Finding possible isomers

  1. I was given a molecular formula C7H16 and asked to find all possible isomers. I know there are nine because the question said it. But I am just wondering how to find all isomers correctly without repeating myself. Is there a way to do this mathematically or a general rule that makes it easier?
     
  2. jcsd
  3. hmm i dont really know if there's a mathematical formula (probably would be a waste of time), but if you think you're repeating yourself just try flipping the structure in your head, then try to match it with any of the structures you have already written down, if none match it's a new isomer :smile:. you could also number the carbons as you would if you were naming the molecule, but if you haven't covered that yet then just stick with trying to visualize it.
     
  4. There's a lot more than nine.
     
  5. Monique

    Monique 4,699
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    Notice that C7H16 is Cn H2n +2 ?

    That means it can only be a straight chain of atoms (not a cycloalkene) and it may not be unsaturated. The rest is for you to figure out. I don't know of any formulas :)


    Basically start with heptane, and start taking of a C atom from the end and place it somewhere else, making sure you don't make a mirror image. Every time you take one off and finally you should come to 9 different forms.
     
    Last edited: Oct 14, 2003
  6. Monique

    Monique 4,699
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    There are only nine!
     
  7. Monique

    Monique 4,699
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    Maybe you can figure out a formule from the following data:

    Code (Text):

    Pentane C5H12  3 isomers
    Hexane  C6H14  5 isomers
    Heptane C7H16  9 isomers
    Octane  C8H18  18 isomers
    Nonane  C9H20  35 isomers
    Decane  C10H22 75 isomers
     
  8. Whoops. Sorry. Just saw the C7 and not the H16.
     
  9. how come they don't count optical isomers? if they did C7H16 would have 11 isomers correct?
     
  10. Monique

    Monique 4,699
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    There are no optical isomers, since there are no double bonds in the molecule.. molecules are able to rotate freely around their axes. *edit* I guess I am talking about geometric isomers (cis/trans)

    Well, no optical isomers either (L/D), since you would need different sidechains right? You cannot have a chimeric atom when all groups are identical.. I guess?

    I drew all 9 of them out.. in order for a C atom to be chiral, it needs to have 4 groups attached.. there are a few.. no, no enantiomers.
     
    Last edited: Oct 15, 2003
  11. butyl, ethyl, methyl, and hydrogen. Four different groups. You CAN have more than nine isomers, if you count stereoisomers and not just structural isomers.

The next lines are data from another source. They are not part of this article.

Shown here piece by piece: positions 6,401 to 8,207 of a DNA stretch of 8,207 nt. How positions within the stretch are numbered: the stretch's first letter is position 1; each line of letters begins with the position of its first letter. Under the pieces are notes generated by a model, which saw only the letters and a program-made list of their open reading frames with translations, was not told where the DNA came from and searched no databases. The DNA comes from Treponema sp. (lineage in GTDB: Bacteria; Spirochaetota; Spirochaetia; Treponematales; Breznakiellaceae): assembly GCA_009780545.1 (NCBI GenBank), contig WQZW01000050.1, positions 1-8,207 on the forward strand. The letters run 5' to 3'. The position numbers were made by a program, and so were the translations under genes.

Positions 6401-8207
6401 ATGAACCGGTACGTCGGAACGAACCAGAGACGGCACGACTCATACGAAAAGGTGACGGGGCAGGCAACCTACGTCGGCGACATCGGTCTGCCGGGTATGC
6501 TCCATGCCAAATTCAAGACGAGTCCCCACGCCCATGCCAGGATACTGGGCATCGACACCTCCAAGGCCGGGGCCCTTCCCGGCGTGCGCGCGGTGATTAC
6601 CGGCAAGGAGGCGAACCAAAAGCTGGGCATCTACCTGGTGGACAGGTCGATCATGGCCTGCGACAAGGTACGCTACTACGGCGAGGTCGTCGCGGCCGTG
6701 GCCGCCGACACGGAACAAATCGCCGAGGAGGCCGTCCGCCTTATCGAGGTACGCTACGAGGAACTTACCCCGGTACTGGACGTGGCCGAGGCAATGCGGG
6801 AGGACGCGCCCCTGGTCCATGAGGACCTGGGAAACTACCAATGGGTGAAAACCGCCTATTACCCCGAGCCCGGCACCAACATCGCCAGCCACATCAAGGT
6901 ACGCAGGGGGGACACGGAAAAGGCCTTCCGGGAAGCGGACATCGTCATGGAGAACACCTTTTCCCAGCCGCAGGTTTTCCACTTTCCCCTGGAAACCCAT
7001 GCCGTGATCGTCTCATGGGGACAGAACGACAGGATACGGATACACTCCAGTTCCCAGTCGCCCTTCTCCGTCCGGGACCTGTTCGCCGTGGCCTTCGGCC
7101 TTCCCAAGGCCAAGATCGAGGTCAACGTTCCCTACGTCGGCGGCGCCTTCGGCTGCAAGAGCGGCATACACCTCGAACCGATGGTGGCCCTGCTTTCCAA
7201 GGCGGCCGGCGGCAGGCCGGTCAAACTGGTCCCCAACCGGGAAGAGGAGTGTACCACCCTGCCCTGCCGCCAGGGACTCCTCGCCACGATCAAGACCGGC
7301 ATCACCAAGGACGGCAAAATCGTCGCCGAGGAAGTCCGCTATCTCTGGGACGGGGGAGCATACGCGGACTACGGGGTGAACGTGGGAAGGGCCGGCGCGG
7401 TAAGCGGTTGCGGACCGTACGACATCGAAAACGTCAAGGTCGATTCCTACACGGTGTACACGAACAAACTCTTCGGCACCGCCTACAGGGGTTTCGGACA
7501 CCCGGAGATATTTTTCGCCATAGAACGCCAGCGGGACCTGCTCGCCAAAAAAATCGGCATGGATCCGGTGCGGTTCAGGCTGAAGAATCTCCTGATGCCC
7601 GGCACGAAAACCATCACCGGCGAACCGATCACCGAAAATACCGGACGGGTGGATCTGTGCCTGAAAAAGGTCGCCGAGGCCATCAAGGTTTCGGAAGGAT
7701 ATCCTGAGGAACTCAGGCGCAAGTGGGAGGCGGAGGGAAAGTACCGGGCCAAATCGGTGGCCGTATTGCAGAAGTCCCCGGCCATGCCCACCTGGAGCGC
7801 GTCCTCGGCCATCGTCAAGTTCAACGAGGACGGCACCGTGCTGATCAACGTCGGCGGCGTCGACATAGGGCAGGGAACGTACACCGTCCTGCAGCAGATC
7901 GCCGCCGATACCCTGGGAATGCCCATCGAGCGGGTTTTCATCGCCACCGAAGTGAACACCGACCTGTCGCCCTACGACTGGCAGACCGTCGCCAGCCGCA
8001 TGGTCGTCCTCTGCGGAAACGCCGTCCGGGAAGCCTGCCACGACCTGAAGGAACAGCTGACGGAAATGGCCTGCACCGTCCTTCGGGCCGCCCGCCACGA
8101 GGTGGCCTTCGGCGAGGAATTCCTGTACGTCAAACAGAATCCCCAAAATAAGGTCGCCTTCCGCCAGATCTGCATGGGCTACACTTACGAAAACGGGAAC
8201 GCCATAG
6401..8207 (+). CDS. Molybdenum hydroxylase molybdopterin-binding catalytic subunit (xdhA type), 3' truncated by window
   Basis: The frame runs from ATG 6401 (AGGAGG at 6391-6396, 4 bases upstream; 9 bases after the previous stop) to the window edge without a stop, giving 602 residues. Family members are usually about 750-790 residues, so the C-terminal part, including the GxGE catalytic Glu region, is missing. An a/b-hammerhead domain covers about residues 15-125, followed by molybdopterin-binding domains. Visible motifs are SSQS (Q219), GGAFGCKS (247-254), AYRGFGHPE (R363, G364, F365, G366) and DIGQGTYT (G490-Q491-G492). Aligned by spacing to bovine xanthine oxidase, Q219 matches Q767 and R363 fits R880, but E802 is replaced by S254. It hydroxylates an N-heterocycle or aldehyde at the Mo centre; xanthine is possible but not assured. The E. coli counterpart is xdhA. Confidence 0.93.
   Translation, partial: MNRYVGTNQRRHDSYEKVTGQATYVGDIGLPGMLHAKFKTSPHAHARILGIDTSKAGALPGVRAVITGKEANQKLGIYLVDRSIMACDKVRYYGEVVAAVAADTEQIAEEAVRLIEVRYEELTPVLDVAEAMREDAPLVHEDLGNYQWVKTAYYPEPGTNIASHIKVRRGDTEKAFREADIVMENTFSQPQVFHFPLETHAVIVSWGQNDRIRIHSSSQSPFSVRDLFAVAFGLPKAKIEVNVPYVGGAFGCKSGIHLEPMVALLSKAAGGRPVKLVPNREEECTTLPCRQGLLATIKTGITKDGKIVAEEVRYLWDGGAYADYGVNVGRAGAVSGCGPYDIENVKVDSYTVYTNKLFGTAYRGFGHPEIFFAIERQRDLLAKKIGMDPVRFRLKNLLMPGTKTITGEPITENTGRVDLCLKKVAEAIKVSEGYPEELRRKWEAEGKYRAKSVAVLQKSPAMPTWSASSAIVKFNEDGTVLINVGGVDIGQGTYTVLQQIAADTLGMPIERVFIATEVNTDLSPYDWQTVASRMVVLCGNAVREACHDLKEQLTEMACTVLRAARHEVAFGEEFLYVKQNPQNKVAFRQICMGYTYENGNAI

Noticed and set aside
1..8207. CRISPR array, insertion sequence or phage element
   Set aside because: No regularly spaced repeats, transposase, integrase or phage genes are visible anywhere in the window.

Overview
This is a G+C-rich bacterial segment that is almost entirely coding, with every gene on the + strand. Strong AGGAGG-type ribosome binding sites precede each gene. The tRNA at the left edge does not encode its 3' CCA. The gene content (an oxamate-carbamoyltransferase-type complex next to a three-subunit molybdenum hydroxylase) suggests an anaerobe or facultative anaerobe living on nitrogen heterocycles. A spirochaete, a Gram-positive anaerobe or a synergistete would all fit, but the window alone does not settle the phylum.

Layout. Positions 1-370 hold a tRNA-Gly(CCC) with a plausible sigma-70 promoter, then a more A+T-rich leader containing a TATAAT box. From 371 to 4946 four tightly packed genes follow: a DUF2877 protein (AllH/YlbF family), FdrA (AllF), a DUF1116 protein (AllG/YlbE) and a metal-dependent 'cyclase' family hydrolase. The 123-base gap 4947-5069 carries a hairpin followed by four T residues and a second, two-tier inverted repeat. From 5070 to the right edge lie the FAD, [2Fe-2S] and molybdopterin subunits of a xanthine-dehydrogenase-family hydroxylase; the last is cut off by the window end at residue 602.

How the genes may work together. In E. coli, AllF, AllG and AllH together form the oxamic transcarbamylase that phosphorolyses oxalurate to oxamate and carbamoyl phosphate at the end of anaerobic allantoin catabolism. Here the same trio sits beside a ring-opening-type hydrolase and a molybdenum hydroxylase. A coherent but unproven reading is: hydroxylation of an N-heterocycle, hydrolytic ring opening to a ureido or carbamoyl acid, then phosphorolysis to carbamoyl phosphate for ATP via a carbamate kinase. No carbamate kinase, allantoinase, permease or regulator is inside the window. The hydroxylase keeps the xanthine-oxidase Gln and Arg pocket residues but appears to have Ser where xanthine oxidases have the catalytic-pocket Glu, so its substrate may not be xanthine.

12. Monique

    Monique 4,699
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  13. 3-methylhexane and 2,3-dimethylpentane each have a chiral carbon.
     
  14. Monique

    Monique 4,699
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    You are correct, my err!
     
  15. Erm...

    The isomers don't have to be straight chained, (if they did then there would be only one isomer), and since it is in the general formula CnH2n+2 then all of the isomers will be saturated.
    Sorry for being so nit picky.

    Anyway, the best way to spot isomers at a glance is to do many many examples. At least that's what my chemistry teacher made me do. It's also best if you learn to spot them now, that way when you get on to cis/trans and then other more complicated molecules (with benzene rings in, cis/trans and some halides thrown in for fun) you can spot the possibilities a lot easier.
     
  16. He means acyclic.
     
  17. That makes more sense. I blame the fact that I was tired.
     
  18. 2-ethylpentane

    Correct me if i´m wrong please, but isn´t there a 2-ethylpentane isomer?




    Rui.
     
  19. Re: 2-ethylpentane

    You mean 3-methylhexane?
     
  20. No, i mean 2-ethylpentane.



    Rui.
     
  21. Code (Text):


      C
      |
      C
      |
    C-C-C-C-C

     
    The above is the molecule that you (RuiMonteiro) named (2-ethylpentane).

    It just so happens that it is also the same as this molecule (3-methylhexane).

    Code (Text):


      C
      |
    C-C-C-C-C-C

     
    Chemists prefer to name the molecule after the longest chaain in the molecule (ie: hexane) and so it's proper name is 3-methylhexane, although 2-ethylpentane is not technically wrong.
     
    Last edited: Nov 11, 2003
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